“Thanks to the brave actions of our fisheries Oofficers, a major illegal fishing gang has been stopped and brought to justice,” he said. “However, in the course of doing their job to protect vulnerable fish species, such as wild Atlantic salmon, they were obstructed, assaulted and falsely imprisoned. This is not acceptable and cannot be tolerated in Irish society.

“This very serious case sends out a clear message to those involved in illegal fishing — we will use our full powers under the law to protect people doing their jobs and to prosecute offenders through the courts.”

O’Donnell also thanked An Garda Síochána and the Director of Public Prosecutions on behalf of IFI for their assistance in the case.

Fisheries Officers have nominated three charities — the Charlie Bird Fund, Western Alzheimer’s Association and the RNLI — to receive the three €2,500 donations.

Published in Fishing

A man has been rescued from a sea cave on the Co Mayo coast in which he has been trapped for close to 24 hours.

A multi-agency rescue operation had been awaiting low tide this afternoon (Sunday 18 September) to retrieve a man trapped in a sea cave at Downpatrick Head since the previous evening.

According to The Irish Times, the man in his 40s had been exploring the cave with a woman on Saturday (17 September) when they became trapped by the rising tide and were swept off a ledge by a wave surge.

The woman was taken from the water by kayakers who responded to the emergency and then to safety while the man climbed onto a ledge where he remained overnight.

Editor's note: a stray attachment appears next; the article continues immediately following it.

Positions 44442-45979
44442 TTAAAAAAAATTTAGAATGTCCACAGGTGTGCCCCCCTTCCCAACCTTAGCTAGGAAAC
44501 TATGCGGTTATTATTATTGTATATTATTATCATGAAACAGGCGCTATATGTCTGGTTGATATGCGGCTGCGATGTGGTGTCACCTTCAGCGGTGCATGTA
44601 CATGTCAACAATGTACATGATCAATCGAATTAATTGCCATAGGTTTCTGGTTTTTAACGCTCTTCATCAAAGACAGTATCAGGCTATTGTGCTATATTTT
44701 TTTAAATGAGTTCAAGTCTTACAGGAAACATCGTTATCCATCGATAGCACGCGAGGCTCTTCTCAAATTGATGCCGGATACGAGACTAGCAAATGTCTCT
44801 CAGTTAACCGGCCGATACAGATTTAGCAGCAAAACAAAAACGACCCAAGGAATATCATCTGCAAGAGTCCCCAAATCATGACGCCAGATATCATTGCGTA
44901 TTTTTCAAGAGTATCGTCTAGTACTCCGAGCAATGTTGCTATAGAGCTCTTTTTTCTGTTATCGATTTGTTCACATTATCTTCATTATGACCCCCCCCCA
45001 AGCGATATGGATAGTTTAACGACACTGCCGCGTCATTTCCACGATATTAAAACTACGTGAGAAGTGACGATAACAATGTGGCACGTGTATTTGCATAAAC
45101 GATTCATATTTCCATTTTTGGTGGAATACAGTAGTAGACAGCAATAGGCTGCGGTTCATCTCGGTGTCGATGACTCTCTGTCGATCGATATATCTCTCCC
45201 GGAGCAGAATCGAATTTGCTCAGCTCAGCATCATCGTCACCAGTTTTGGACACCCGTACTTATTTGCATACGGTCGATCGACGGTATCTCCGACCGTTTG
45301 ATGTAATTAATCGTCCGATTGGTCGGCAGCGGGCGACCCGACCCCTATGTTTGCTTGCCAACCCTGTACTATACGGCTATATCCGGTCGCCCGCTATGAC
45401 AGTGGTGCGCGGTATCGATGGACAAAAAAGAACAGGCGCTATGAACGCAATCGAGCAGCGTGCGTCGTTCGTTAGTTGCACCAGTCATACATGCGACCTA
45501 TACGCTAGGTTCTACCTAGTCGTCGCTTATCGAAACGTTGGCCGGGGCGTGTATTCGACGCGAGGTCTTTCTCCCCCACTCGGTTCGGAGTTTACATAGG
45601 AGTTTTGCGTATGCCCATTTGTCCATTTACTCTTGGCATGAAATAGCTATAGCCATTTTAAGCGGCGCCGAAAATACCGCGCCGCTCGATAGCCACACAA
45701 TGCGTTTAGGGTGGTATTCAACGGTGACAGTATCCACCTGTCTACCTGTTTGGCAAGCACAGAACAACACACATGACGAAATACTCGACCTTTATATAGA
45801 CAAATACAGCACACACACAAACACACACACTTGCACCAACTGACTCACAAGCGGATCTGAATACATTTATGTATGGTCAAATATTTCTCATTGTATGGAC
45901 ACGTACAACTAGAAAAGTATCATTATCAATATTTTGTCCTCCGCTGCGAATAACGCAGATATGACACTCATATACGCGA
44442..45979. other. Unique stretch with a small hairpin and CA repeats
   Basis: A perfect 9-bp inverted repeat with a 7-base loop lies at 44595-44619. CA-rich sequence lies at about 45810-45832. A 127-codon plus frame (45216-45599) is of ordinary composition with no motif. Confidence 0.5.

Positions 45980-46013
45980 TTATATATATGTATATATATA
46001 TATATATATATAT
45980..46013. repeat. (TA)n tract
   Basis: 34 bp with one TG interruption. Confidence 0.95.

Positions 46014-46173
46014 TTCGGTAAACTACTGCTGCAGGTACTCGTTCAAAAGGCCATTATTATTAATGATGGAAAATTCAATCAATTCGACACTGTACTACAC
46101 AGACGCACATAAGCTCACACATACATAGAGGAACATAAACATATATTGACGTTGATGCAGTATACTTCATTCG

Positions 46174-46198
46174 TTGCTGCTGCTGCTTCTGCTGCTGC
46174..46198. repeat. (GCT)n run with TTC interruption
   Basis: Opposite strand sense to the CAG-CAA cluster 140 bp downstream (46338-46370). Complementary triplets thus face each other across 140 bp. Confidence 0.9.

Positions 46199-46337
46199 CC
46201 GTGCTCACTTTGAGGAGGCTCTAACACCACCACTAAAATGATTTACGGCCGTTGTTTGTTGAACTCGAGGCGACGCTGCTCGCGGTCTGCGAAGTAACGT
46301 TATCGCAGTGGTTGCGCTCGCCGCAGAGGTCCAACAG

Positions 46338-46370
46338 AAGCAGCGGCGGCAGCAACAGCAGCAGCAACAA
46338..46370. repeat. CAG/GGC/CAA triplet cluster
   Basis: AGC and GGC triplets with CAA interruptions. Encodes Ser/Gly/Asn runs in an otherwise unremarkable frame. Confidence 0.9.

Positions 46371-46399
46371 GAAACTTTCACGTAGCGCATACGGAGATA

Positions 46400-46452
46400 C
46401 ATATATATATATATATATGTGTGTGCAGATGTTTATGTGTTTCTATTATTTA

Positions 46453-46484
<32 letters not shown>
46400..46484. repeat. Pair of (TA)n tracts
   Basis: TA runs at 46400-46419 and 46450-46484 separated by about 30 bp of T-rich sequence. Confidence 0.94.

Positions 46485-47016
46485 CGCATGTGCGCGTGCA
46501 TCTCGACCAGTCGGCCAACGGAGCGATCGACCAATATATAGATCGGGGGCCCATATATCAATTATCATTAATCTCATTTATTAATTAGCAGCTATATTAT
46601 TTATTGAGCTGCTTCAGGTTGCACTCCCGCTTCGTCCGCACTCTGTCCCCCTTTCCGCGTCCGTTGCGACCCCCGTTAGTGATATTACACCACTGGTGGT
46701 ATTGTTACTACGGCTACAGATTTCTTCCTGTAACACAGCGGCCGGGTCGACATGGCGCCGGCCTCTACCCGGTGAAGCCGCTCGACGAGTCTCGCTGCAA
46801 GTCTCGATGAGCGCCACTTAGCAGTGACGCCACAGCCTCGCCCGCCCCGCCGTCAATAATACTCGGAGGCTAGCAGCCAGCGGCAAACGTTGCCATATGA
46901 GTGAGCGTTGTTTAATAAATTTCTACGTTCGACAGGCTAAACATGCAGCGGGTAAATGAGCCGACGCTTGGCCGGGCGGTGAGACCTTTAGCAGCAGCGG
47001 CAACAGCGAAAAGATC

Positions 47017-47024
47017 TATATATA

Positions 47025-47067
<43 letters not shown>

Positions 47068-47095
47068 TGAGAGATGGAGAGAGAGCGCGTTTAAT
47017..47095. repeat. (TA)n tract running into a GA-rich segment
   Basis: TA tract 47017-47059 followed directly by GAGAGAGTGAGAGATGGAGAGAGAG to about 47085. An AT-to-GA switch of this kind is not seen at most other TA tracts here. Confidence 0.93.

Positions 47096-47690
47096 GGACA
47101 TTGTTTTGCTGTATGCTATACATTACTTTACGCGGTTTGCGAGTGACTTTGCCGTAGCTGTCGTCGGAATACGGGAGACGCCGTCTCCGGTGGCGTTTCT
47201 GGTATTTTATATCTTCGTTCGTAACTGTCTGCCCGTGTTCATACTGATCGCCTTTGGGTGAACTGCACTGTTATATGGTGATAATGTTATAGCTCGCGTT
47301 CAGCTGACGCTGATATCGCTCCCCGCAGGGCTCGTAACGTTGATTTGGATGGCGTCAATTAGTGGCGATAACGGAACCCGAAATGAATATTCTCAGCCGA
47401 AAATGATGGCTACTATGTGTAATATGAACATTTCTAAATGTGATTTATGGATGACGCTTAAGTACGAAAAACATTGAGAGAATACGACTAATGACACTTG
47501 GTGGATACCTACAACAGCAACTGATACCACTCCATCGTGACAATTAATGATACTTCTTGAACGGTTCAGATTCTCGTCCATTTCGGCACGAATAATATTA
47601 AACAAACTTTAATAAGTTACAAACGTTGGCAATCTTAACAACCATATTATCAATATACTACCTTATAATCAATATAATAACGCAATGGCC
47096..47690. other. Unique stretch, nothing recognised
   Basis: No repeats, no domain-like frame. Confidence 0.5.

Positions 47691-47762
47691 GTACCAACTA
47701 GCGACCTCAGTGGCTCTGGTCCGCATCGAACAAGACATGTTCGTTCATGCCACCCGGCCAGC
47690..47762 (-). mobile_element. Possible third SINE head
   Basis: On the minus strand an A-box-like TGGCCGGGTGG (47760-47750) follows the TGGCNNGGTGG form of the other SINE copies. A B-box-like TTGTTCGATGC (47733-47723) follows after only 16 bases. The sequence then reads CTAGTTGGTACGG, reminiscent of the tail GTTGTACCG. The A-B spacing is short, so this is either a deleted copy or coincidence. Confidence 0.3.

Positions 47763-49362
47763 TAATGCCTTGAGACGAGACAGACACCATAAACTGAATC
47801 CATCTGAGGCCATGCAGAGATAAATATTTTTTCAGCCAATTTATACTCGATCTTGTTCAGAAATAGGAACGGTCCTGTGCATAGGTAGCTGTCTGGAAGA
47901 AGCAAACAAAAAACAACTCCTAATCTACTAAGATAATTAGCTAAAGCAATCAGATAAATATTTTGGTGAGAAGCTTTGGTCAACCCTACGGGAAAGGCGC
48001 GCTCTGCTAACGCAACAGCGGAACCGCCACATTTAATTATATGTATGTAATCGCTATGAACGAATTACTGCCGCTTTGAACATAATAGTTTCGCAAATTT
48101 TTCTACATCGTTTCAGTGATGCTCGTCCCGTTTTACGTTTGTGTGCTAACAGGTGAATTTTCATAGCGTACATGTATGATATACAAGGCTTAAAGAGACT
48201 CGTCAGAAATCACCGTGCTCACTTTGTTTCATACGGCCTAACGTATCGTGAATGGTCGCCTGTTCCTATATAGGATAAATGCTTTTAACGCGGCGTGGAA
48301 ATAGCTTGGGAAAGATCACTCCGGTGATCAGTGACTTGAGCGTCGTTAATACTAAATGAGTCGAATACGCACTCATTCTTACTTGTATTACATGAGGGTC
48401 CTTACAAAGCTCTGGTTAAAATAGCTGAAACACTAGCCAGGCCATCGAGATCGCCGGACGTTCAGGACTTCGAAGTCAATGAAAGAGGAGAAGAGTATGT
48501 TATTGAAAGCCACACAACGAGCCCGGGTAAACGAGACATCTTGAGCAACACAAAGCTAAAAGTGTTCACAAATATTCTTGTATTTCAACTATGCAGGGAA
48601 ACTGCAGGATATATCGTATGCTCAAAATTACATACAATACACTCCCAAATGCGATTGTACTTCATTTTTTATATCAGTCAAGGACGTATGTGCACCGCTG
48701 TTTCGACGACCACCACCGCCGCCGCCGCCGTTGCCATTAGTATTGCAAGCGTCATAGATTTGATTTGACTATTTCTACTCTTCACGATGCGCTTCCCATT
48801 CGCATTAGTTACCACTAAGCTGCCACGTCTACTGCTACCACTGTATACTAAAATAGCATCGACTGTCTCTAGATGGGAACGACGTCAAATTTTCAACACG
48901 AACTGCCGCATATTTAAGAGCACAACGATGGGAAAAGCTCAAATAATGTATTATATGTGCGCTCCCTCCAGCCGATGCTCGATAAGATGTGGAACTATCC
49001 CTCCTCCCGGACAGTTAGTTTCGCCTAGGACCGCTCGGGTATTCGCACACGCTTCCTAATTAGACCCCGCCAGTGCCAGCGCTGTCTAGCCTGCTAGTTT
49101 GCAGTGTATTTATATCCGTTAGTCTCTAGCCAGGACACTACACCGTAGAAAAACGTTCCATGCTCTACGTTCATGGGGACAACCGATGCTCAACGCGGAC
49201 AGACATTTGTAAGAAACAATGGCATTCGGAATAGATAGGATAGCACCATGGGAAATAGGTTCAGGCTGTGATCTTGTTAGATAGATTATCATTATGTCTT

Local gardaí say the man maintained contact with rescuers from the Irish Coast Guard and RNLI who were hopeful of gaining access to the sea cave with this afternoon’s forecast low tide.

RTÉ News reports that rescuers this afternoon brought the man to the mouth of the cave, where he was fitted with a buoyancy suit before being airlifted to hospital by the Sligo-based Irish Coast Guard helicopter Rescue 118.

This story was updated at 5pm with additional information.

Published in Rescue

SubCom will be carrying out subsea cable installation operations in Irish waters off the coast of Co Mayo, scheduled to begin Thursday 18 August.

A total of three vessels will be working on the America Europe Connect-2 project: the guard vessel DR Defiant (callsign MLAS6), day vessel MV James (callsign EI-TT-2) and CS Durable (callsign V7DI8).

The latter of these vessels will be engaged in pre-lay grapnel run and cable installation works.

In addition, the CS Durable will be restricted in manoeuvrability and all vessels operating within this area are requested to keep their distance and pass at minimum speed to reduce vessel wash.

Throughout operations, all three vessels will be displaying appropriate lights and shapes.